Fruit and vegetable diet can help lower genetic heart disease risk
An international team of scientists, led by researchers at McMaster and McGill universities, in Canada, has found that a diet containing plenty of fruit and raw vegetables could alter a gene that puts people at risk of heart disease.
The researchers said the study involved analysing more than 27,000 individuals from five ethnicities – European, South Asian, Chinese, Latin American and Arab – and the affect that their diets had on the effect of the ‘9p21’ gene. The ‘9p21’ gene is said to be the strongest marker for heart disease. The results of the study were published this week in the journal PLoS Medicine.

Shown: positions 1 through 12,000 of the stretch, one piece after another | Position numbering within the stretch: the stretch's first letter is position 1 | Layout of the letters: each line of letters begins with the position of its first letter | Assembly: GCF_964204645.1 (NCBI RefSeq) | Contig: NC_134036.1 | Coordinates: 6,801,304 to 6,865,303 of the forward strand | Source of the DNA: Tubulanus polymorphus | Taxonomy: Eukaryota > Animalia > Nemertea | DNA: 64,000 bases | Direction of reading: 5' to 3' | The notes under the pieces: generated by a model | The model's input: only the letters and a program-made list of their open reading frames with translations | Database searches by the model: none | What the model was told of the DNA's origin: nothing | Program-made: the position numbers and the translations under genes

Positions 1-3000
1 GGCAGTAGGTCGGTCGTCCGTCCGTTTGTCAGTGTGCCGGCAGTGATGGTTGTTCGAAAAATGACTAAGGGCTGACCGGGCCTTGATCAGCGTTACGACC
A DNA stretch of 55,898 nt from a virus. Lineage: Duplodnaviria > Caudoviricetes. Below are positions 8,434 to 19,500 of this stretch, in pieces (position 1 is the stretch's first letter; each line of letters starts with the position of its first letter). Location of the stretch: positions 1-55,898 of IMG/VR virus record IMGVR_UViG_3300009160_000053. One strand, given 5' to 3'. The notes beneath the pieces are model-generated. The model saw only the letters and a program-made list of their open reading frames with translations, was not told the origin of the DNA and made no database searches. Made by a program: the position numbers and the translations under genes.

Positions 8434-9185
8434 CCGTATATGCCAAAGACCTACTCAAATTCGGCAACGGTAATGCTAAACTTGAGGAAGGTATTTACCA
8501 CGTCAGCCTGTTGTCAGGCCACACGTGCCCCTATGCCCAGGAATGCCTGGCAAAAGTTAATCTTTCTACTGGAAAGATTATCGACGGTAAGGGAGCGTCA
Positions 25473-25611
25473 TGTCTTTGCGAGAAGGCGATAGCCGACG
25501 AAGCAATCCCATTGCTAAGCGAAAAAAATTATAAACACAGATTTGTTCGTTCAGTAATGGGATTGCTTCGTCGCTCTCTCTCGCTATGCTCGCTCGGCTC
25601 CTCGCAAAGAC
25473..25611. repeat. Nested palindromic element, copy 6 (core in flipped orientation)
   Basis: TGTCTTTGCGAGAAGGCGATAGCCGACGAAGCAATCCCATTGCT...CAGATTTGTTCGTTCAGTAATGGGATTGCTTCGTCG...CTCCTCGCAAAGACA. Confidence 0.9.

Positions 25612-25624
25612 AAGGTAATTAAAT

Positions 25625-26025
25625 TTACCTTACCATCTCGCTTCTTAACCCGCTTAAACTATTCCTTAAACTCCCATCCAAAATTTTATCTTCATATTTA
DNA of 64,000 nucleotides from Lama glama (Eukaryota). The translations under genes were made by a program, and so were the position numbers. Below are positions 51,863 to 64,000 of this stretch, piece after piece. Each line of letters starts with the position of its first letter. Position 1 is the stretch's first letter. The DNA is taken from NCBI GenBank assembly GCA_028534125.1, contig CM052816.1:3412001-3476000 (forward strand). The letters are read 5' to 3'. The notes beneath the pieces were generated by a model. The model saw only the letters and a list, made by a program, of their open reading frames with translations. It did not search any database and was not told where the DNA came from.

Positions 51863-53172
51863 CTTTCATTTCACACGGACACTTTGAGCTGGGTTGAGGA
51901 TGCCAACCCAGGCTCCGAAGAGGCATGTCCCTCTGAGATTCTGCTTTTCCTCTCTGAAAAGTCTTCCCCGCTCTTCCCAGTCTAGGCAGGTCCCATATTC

Sonia Anand, joint principal investigator of the study and a researcher at the Population Health Research Institute at Canada’s McMaster University, said the results suggest that individuals with the high-risk genotype who consumed a diet composed mainly of raw vegetables, fruits and berries, had a similar risk of heart attack to those with the low-risk genotype.
She said, “We know that 9p21 genetic variants increase the risk of heart disease for those that carry it but it was a surprise to find that a healthy diet could significantly weaken its effect.”
The study’s lead author Ron Do, from the Center for Human Genetics Research at the Massachusetts General Hospital, in Boston said the research suggests there may be an important interplay between genes and diet in cardiovascular disease.